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Dropped to 9th in order, Posada asks out of lineup
Posada, hitting .165 this season, was in the original lineup posted by manager Joe Girardi for the game against the Boston Red Sox. But general manager Brian Cashman said Posada went into Girardi’s office at 6 p.m. and requested that he be removed.
Posada’s wife tweeted that the five-time All-Star had back stiffness. But a person familiar with the discussion between Posada and the team told The Associated Press that he “refused” to play. The person spoke on condition of anonymity because the situation was still not settled.
The person said the Yankees have been in contact with the commissioner’s office about possible recourse. The Yankees could fine Posada one day’s pay _ that would be $71,978 on his $13.1 million salary. If a player declines to play two days in a row, he could be put on the restricted list.
With specualtion swirling, Cashman met with reporters in a workroom behind the press box during the third inning to give an update. In an unusual scene, the GM said Posada is not injured, but wouldn’t comment on whether he had been insubordinate.
“He’s trying his best to help his team win. Today, due to back stiffness he wasn’t able to do that,” she wrote.
Slumping all season in his new role as DH, the 39-year-old Posada has six homers and 15 RBIs. His batting average is the lowest for any player currently in the majors with at least 100 at-bats, and he hasn’t homered since April 23.
With the Yankees struggling to get big hits lately, Girardi said it was time to make a lineup switch in an attempt to get some of his sluggers going. He moved scuffling Nick Swisher down to eighth in the order and put Posada in the No. 9 hole.
It was Posada who gradually supplanted Girardi as New York’s primary catcher in the late 1990s. The Yankees say the last time Posada hit ninth was exactly 12 years ago, on May 14, 1999, against the Chicago White Sox.
“The only way I’m coming out of hitting ninth is just producing, and that’s the bottom line,” Posada said before BP. “I put myself in this spot. It’s not like I want to hit ninth and it’s not like I want to hit a hundred and whatever I’m hitting. Just a matter of really coming out of it.
“We’re going through a little funk right now and it’s a matter of really producing.”
A proud and respected veteran who has helped New York win five World Series titles, Posada does have four hits in his last 12 at-bats. But after getting ahead 3-0 in a key at-bat Friday night, he grounded out against hard-throwing Red Sox reliever Daniel Bard to strand the potential tying runs in scoring position.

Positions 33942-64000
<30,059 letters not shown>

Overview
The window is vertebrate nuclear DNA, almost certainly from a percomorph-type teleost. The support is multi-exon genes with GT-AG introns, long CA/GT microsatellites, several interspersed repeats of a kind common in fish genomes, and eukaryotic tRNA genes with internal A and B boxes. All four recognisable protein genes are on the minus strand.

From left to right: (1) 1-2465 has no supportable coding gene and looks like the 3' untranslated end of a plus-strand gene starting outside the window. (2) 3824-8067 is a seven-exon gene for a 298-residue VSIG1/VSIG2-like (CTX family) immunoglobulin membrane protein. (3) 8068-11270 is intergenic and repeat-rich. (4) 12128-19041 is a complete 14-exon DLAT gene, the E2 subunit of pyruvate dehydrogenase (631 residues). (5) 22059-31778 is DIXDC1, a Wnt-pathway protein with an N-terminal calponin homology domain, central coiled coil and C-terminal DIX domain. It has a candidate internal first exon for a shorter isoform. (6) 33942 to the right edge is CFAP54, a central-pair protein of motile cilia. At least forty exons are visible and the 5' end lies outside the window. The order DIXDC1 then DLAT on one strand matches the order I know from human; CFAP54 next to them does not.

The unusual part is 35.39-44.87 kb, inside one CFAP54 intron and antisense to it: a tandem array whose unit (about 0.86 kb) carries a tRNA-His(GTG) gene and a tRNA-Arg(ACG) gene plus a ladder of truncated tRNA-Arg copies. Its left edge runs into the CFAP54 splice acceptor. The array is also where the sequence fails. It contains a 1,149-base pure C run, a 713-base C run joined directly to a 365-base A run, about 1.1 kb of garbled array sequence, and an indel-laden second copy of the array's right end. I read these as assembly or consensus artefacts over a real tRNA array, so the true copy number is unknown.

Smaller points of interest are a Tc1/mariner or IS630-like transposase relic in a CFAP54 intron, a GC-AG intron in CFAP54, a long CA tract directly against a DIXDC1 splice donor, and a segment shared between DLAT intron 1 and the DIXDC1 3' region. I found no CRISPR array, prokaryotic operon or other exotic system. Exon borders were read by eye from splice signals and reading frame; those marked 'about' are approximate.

More than three hours before Saturday’s game, Posada said he’s felt much better at the plate since a series at Detroit last week. But he said he understood the decision by Girardi, who moved up Russell Martin and Brett Gardner in the batting order.
“I don’t feel like I’m in a slump,” Posada said. “My average is not what it’s supposed to be, and I understand that. But I think my at-bats are a lot better and I feel a lot better at the plate.”
Posada isn’t the only aging Yankees star who has been under scrutiny this season. After getting off to a slow start of his own, good buddy Derek Jeter has found himself in an uncomfortable spotlight as the Yankees and their fans search for signs that his skills haven’t left him.
Posada has caught at least one game for New York in each of the past 16 seasons and is one of only six major league catchers to hit 20 homers eight times, according to the Elias Sports Bureau.
He lost his job behind the plate, however, relegated to DH duty this season. The switch-hitter is 0 for 24 against left-handed pitchers, and Girardi wouldn’t commit to staying with Posada against southpaws.
“I’ll worry about that as we get to left-handed pitchers in the next few days,” the manager said.
And how long can he keep playing Posada if his struggles continue?
“Our hope is that he gets going and we don’t have to cross that bridge. So I mean, that’s my thought process. I don’t necessarily think that a guy’s not going to be able to do what he’s done over the course of his career,” Girardi said. “He’s struggled more right-handed than he has left-handed. His at-bats left-handed have been better. I just felt that it was time to make that change. You just keep playing it out and you look for guys to turn it around.”
“It is. I have a ton of respect for what Jorgie’s done over his career and the success that he’s had. No one wants to be bumped down or moved down in the order, I don’t care who you are. I don’t care if you’re a young guy who is struggling, you don’t want to be moved down. But with what Jorge has meant to this franchise and the success that he’s had, you know, it is a little more difficult,” Girardi said.
AP Sports Writer Ronald Blum and AP Baseball Writer Ben Walker contributed to this report.
By Tammy Bruce
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